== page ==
“Almost every company out there is in one way or another having to deal with this dynamic,” Jay Denton, the chief labor market analyst at LaborIQ, said. “Companies are struggling across the board. They’re playing catch-up.”
This phenomenon is known as salary compressions: when the pay gap narrows between newcomers and veteran employees. This is a negative trend, as veterans generally should make more than newbies. And when newcomers get paid more than the veterans, that is a salary inversion, a phenomenon that many employees are experiencing right now.
These trends were part of the reason why in March, a record 4.5MM Americans quit their jobs. And now inflation continues to push the numbers higher, with people trying to receive the pay increase that comes with a new job.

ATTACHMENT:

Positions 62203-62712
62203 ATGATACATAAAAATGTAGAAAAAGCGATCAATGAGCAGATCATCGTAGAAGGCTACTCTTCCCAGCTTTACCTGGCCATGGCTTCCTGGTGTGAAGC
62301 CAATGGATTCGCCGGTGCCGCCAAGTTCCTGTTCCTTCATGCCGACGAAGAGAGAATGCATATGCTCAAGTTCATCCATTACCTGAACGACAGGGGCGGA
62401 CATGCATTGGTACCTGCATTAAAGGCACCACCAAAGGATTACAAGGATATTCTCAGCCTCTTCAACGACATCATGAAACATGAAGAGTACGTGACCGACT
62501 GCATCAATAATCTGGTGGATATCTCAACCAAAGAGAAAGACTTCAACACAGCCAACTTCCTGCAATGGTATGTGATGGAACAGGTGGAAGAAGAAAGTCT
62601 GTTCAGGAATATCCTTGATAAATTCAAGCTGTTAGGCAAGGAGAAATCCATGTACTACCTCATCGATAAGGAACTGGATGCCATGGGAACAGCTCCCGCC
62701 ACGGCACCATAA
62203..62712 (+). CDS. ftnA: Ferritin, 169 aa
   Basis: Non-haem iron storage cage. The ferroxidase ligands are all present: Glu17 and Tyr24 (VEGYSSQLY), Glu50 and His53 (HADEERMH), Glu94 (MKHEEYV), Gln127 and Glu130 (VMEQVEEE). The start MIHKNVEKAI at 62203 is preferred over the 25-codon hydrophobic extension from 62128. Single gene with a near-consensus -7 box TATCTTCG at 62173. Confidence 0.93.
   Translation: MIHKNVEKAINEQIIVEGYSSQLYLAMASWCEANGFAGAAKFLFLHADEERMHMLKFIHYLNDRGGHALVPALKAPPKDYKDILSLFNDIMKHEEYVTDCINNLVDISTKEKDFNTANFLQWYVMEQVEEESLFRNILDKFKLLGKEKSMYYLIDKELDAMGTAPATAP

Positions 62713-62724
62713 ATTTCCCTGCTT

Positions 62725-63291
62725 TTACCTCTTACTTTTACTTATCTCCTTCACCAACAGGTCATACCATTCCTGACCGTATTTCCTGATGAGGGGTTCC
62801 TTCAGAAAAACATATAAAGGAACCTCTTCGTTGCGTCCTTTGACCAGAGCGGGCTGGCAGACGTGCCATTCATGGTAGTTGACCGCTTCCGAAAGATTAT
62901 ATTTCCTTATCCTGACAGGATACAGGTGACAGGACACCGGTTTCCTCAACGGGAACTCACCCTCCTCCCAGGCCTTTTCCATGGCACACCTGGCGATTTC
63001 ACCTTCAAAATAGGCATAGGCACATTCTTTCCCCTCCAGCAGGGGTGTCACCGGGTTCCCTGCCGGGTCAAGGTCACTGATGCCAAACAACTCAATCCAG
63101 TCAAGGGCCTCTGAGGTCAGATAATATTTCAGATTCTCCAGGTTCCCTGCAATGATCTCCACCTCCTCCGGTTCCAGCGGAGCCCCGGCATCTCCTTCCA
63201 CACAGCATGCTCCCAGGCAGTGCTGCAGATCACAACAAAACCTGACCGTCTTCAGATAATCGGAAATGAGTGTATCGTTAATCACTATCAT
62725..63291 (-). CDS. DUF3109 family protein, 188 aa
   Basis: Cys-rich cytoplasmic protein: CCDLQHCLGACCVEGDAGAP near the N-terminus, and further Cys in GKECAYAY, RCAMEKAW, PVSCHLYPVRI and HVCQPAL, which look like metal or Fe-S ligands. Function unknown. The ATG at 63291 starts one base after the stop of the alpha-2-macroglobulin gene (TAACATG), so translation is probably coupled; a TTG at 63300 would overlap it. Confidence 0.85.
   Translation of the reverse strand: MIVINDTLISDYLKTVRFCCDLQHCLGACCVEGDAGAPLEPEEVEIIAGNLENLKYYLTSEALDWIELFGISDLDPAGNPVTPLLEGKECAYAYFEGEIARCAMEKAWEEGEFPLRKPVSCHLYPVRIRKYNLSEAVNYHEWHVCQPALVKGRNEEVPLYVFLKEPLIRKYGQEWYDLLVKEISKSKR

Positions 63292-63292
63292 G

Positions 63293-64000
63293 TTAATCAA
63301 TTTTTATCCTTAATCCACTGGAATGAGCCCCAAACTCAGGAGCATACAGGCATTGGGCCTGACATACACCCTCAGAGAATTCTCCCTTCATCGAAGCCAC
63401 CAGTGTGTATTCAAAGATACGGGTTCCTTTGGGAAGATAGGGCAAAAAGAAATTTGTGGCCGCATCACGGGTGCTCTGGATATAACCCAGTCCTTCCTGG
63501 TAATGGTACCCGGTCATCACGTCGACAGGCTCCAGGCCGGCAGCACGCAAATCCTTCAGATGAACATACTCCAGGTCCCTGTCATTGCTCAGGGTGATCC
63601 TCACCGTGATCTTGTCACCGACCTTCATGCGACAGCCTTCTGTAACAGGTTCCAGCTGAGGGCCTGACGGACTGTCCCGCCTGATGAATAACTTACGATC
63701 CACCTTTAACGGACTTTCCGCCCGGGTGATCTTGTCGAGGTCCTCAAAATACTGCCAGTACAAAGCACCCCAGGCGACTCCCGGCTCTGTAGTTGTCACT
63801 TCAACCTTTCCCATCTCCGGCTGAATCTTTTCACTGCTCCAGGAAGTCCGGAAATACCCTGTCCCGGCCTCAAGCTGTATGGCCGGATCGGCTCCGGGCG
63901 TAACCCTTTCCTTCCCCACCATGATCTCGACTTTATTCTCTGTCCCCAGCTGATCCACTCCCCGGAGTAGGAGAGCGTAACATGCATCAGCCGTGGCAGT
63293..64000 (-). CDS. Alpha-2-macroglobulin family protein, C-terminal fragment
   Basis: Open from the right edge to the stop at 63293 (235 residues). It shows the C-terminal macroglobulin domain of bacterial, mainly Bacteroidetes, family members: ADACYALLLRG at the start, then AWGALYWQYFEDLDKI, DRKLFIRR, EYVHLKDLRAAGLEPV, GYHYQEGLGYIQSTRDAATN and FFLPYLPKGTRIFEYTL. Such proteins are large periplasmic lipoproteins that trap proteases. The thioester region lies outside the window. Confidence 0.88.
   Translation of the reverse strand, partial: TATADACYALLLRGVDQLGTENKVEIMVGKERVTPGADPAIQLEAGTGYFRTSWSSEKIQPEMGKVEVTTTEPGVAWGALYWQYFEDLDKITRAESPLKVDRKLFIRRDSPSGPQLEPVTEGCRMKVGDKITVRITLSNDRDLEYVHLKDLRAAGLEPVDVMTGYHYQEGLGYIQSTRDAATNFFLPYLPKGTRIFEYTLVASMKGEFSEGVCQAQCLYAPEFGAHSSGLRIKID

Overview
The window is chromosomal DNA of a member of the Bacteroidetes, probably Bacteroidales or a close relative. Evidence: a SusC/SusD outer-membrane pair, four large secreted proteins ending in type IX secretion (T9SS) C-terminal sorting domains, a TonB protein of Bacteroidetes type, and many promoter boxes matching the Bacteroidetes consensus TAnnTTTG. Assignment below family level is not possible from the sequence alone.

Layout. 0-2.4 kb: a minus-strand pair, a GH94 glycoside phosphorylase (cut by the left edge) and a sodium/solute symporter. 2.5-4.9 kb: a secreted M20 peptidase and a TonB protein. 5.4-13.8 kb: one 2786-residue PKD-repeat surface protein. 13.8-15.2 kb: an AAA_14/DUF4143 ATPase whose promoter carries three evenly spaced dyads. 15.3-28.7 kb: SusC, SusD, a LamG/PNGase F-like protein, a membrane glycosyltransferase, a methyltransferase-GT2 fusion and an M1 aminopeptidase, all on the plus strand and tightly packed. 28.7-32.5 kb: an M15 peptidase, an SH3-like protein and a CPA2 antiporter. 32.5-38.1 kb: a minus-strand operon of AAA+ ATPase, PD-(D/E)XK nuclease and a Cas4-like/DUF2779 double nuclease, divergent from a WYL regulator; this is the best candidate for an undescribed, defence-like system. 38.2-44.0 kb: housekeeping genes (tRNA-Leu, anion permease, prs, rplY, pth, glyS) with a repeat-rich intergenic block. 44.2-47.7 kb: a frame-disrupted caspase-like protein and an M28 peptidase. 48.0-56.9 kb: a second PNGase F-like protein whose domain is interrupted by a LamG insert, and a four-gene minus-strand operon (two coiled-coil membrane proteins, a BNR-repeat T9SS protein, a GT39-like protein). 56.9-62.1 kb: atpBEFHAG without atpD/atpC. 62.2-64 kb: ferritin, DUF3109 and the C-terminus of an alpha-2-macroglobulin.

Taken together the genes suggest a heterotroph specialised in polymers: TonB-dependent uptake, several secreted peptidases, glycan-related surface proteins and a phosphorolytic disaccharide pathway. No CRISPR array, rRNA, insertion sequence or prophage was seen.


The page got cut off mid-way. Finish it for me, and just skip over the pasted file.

Business Insiders reports that “In April, the wages of job switchers rose 5.6% from a year earlier, compared with a 4.2% increase for job stayers. That difference of 1.4 percentage points is the biggest since the dot-com bubble in 2001. It’s so big, in fact, that switching employers makes all the difference in whether your pay has kept up with inflation. In the first quarter of this year, the Fed’s preferred gauge for prices rose 5.2%.”
The Bloodletting is Real
Employees understand the problem. A recent survey found that “56% of C-suite executives acknowledged having pay discrepancies between new and existing staff members. Of those, nearly two-thirds said they were planning to conduct regular pay audits and adjust salaries to close the gaps.” Unfortunately, audits are not done on a consistently frequent basis.